If you’ve carried out the first four steps effectively, then step five will be relatively easy. Each person on your interview panel should rate candidate answers against a set of objective criteria to avoid bias – then make a considered choice based on the results. If there are disagreements, get the interview panel back together for a debrief. Once you have informed your successful candidate, you’re likely to go through a process of negotiation to agree specific terms of their contract. Take this part seriously – if you’re trying to attract a superstar, treat them like one. According to the research, this approach will pay dividends: an employee’s sense of belonging, purpose and achievement has been linked to better retention, effort and job performance.7 Remember to communicate with unsuccessful candidates too; you want to create a positive brand impression, and those who don’t receive an offer are more likely to apply again in the future if they have a positive experience.8
Once you’ve agreed your offer, you might think the process is over – but think again. Onboarding is a vital step in your recruitment process. Effective onboarding has been shown to increase retention, reduce time for employees to be effective and enhance employee engagement.9 Think about onboarding as all of the activities and resources that are made available as soon as your new hire accepts the position and continue until they are fully integrated into the team – with a clear focus on organisational culture. Check out our ‘New Hire Onboarding Checklist’ for advice on how to get started.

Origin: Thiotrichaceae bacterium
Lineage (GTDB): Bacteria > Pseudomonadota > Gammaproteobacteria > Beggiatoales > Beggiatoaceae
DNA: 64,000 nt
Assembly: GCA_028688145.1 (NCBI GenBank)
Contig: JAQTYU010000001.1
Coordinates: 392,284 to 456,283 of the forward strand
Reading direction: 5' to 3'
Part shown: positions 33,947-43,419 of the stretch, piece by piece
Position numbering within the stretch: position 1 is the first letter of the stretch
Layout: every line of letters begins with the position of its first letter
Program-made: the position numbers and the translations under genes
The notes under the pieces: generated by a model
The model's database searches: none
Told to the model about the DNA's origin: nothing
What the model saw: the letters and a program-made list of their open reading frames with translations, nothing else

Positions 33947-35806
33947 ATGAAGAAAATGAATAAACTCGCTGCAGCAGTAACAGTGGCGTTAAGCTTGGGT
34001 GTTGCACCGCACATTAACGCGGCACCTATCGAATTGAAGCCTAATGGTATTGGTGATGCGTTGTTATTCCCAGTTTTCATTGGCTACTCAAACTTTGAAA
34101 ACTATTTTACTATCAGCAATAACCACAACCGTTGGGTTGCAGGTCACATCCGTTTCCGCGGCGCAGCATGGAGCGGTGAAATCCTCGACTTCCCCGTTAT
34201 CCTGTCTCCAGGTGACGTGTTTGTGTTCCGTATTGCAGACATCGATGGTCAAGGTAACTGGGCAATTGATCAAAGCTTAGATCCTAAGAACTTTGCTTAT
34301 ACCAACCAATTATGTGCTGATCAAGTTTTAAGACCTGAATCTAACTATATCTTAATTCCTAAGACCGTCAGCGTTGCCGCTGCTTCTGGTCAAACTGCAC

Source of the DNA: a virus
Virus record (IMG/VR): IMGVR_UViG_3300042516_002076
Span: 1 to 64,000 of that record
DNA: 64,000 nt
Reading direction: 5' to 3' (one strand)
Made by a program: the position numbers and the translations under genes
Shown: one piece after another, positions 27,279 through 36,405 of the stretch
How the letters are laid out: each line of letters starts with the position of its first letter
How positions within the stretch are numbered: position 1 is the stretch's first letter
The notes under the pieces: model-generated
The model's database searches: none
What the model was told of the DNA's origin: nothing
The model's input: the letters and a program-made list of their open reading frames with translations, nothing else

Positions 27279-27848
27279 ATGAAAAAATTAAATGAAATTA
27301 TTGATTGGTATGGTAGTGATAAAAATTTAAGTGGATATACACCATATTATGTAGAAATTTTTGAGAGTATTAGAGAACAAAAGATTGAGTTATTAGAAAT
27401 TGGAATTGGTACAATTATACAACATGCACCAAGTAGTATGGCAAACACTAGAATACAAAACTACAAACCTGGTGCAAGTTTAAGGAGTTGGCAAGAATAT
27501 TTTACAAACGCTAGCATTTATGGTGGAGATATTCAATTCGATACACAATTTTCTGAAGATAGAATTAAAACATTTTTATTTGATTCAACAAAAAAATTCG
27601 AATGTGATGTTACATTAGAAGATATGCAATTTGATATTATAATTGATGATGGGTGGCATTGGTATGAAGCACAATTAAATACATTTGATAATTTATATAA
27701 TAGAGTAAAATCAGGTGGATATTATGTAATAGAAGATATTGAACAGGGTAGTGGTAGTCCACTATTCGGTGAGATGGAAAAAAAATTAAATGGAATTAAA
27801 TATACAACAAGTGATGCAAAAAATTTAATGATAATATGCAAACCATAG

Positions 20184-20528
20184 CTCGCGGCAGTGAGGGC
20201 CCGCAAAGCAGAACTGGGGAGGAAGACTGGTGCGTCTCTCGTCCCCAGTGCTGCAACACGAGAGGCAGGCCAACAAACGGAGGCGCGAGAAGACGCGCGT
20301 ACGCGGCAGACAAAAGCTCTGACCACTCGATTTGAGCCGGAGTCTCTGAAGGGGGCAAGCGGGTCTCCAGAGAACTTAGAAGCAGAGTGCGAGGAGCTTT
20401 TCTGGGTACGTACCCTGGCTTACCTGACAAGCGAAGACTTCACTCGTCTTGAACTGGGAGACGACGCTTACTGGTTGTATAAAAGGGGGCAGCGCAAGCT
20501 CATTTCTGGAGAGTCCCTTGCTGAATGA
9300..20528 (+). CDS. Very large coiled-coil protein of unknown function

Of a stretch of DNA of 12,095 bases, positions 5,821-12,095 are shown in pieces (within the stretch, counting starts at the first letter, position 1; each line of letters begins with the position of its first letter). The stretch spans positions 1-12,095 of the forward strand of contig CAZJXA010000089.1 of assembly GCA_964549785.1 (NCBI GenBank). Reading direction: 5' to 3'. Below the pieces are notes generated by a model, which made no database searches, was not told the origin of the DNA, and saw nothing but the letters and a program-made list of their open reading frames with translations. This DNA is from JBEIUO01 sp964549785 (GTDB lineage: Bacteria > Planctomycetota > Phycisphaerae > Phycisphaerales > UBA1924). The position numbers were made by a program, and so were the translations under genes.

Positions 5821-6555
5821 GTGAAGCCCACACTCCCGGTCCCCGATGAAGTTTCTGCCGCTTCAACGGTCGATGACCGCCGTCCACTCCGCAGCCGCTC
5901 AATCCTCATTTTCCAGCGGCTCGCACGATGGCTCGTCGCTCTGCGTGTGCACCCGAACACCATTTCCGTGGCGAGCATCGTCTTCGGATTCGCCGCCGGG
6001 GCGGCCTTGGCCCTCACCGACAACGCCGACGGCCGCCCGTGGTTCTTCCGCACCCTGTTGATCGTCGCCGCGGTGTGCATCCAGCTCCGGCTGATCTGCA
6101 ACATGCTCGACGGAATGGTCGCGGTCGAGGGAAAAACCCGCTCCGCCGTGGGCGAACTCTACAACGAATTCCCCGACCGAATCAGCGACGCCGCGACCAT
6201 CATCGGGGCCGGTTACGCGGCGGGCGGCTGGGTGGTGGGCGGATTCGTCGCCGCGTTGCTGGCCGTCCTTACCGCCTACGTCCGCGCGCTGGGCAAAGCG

Our final step might be unexpected, but the value of all this work goes beyond your successful new hires. Learn lessons from your approach and build these into your recruitment strategy. Review what has worked well and what could have been more successful. Look at the data you’ve collected: the time to hire, the number, cost, and relevance of the applications you received, the channels through which they arrived, the screening and the interview processes. Ask your new hires for candidate feedback on the interview and onboarding processes and encourage them to leave reviews on your Glassdoor profile. Make sure you reflect honestly on your strengths and weaknesses, and what can be done to improve next time around.
So that’s it – in seven steps. There’s no doubt that recruiting is getting tougher, but following our guide will put you in a better position to attract and retain new hires.
If you want to dig deeper into any of these steps, Glassdoor has a wide range of guides to help. Check out our Resource Library to build your knowledge and stay informed.
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Behavioural Interviewing Questions and Templates >
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1. PWC 22nd Annual Global CEO Survey
2. Cappelli, P. 2019. ‘Your Approach to Hiring is All Wrong’. Harvard Business Review, May 2019.
3. Deloitte. 2019 Global Human Capital Trends. ‘Accessing Talent’.
4. Glassdoor. ‘How to Hire for Emotional Intelligence’.
5. Glassdoor. ‘Behavioural Interviewing Questions and Templates’.
6. Glassdoor. ‘Do Difficult Job Interviews Lead to More Satisfied Workers?’
7. MIT Sloan School of Management. ‘How to attract superstar talent without going bankrupt’.
8. Zhang, H. and Feinzig, S. ‘The far-reaching impact of candidate experience’. IBM Analytics White Paper.
9. Work Institute. Essential Guide to Conducting Onboarding Studies.